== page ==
Over the course of winning four Oscars, director/producer/actor Clint Eastwood has built a wide-ranging resume – everything from comedies, thrillers and those famously iconic Westerns, to complex and sophisticated adult dramas. A consummate craftsman, whose career stretches all the way back to the studio contract system, Eastwood appears at ease in any genre he chooses. That’s never been more true than recent non-fiction projects like Invictus, Letters from Iwo Jima, Flags of our Fathers, and his newest, J. Edgar, a biopic about the FBI’s powerful long-standing chief. An “actor’s director,” who always puts his cast first, Eastwood is also famously efficient with schedules and budgets. Many say his ease behind the camera stems from the confidence he places in the collaborators he’s brought along over decades. Or as cinematographer Tom Stern, ASC (now on his seventh Eastwood project) describes the many creative partnerships: “a jazz quintet,” in that Eastwood is the leader, but gives everyone the freedom to contribute with their own particular talents. How fitting that the man who gave us Bird approaches filmmaking as one inspired piece of improvisation, where every single person on the set has a key note to play.

ICG: What was it about J. Edgar Hoover that captured your interest? Clint Eastwood: I liked the script very much. I had grown up with Hoover being the top cop in the country and all that. We didn’t know much about him because we didn’t live in the information age that we live in now. He was always a large figure on the scene. As the years went by you always heard about the controversies, whether or not he was taping people or whatever he was doing. It just seemed like an interesting subject to do. [Dustin] Lance [Black] wrote a really nice script.

You’ve done a number of films based on real individuals or situations. Is there a difference in how you approach nonfiction? If it’s nonfiction you have to be as accurate as possible. You try to recreate it. If you’re doing something like Letters from Iwo Jima, you have to capture elements of the battle as they happened. And the same goes with J. Edgar. Hoover was something of a mystery man; not many people knew much about him. He was a guy who started the FBI at a very young age, then aged with it and built up a bureaucracy that nobody else could fool with. Nobody really knew him except for his pal Clyde Tolson and his secretary Helen Gandy. They’re the only people who were fairly close to him.

In determining the look for an Eastwood film, Tom Stern gave the example from Iwo Jima, of putting post-its on photos from books about World War II in the Pacific theater, and off you guys went to shoot. Yes, we do look at a lot of photos. I was growing up during World War II so I saw just about everything that was printed on it at that time. It’s in your memory very strong. In fact I remember being in a theater when a munitions ship went up in Port Chicago and the whole theater shook. At the same time they were showing Movietone News and cannons were going off on the screen. It was like the first sensaround! Then the theater emptied out because everybody panicked. You just have so many memories of it. [The Port Chicago Naval Magazine explosion occurred on July 17, 1944. 320 sailors and civilians were killed and another 390 were injured.]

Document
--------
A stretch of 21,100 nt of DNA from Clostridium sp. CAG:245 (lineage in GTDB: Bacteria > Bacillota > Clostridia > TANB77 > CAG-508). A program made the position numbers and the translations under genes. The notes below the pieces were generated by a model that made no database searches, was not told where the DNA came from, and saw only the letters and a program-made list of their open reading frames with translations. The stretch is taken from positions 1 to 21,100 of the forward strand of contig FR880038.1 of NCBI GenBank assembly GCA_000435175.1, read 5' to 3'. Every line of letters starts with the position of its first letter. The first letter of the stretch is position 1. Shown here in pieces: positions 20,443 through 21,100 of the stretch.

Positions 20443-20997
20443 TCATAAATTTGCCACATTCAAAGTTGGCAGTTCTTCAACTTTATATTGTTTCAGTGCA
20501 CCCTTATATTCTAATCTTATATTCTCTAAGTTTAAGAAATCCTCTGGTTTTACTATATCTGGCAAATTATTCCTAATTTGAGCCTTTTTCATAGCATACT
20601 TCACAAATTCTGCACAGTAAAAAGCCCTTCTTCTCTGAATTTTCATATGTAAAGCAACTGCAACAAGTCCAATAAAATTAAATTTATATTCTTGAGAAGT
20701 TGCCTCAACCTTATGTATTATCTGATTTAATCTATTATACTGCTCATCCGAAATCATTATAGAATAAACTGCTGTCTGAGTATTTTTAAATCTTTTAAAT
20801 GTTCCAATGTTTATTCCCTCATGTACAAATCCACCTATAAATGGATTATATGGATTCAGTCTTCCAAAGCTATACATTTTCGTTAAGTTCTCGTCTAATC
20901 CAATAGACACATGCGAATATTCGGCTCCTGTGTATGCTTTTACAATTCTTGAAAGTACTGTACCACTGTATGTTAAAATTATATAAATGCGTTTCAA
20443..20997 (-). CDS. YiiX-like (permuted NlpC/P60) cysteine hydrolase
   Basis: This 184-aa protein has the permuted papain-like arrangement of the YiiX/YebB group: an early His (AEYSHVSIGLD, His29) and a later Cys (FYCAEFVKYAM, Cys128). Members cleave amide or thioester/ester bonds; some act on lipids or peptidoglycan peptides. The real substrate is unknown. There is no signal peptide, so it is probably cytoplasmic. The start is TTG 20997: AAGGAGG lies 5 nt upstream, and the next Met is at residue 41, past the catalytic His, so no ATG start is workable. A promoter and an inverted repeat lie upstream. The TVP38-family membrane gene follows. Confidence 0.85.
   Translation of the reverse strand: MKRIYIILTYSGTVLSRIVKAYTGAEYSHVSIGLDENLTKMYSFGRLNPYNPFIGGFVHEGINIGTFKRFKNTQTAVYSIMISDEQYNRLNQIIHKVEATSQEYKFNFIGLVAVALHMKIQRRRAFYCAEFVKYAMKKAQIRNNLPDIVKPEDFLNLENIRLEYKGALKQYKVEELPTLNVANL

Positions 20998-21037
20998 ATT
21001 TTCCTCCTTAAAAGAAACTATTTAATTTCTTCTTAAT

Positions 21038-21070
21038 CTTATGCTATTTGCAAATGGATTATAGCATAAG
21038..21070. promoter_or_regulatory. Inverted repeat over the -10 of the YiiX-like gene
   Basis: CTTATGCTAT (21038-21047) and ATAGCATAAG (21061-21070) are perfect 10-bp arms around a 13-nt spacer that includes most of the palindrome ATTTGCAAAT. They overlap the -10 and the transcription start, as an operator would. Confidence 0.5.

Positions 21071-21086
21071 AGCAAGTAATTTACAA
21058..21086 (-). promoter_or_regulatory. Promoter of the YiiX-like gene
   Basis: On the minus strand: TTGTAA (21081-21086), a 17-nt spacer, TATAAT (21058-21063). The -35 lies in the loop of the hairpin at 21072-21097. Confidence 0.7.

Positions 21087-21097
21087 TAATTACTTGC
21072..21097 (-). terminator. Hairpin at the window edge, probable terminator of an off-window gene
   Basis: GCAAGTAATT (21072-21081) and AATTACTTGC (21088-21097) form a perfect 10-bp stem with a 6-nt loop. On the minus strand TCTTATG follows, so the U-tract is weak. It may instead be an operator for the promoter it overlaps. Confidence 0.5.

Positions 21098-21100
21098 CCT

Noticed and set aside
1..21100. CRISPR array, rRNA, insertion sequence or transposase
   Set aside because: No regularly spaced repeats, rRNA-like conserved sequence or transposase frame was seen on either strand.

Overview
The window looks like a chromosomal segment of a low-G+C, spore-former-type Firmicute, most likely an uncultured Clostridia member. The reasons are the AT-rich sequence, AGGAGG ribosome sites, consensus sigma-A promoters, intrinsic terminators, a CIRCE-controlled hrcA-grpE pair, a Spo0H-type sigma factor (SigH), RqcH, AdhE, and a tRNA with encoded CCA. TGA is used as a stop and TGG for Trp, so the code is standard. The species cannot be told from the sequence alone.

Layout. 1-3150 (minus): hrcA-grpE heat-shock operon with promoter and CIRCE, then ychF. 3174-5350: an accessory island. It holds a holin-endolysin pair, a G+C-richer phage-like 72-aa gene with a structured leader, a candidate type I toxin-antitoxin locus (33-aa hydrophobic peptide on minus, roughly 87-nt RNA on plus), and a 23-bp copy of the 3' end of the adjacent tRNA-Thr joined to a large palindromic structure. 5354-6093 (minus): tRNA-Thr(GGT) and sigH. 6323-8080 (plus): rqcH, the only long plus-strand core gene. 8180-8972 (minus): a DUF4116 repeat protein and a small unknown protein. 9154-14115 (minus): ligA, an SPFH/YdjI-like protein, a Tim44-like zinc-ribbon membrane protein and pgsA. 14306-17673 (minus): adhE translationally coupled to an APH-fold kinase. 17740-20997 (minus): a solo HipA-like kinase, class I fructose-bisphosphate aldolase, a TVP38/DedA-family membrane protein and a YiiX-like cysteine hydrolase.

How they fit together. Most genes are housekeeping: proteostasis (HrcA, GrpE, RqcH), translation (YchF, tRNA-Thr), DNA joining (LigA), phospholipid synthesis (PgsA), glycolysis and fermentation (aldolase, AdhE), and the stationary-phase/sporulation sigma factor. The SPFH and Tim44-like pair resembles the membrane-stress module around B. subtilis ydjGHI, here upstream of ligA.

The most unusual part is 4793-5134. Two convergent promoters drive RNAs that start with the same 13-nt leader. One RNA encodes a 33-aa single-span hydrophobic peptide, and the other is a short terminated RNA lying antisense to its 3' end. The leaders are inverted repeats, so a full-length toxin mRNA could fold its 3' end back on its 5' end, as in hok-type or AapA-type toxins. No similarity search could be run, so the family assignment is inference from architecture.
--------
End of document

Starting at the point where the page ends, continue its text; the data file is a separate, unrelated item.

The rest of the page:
How did the relationship between you and Tom develop? We go back many years – to when [cinematographer] Bruce Surtees hired him as a gaffer on my films. Then over the years he continued on with [cinematographer] Jack Green when we did Unforgiven and all those films in the 1990s. I hadn’t hired a DP for Blood Work and he said, you know I think I can get in the Guild. If I can get in the Guild would you ever want to use me as a cinematographer? I said, sure.  I was thinking at the time about trying something new. Jack wasn’t available. And I said, you’re on. He’s been with me ever since.

Is it true that you don’t determine your camera angles until you get to the set? Right. Once in a while we might say, let’s try this for this scene, but we don’t set it in stone. You start a picture and you get there with all the people, somebody’s left handed instead of right handed. OK, let’s do the other side, that kind of thing.

That flexibility is surprising, given the polished look of all your films. To me it’s just a giant improvisation. You have a format. You have a plan, which is the script. Then you pick the best shots. Tom and I will talk about things that weren’t there when we were scouting, so you have to adapt accordingly. It might be beautiful light now, but cloudy when you scouted, so you just go for it. I picked that up from [director] Don Siegel. When something crazy happens that you didn’t plan on, and it’s interesting, you just go ahead and print it.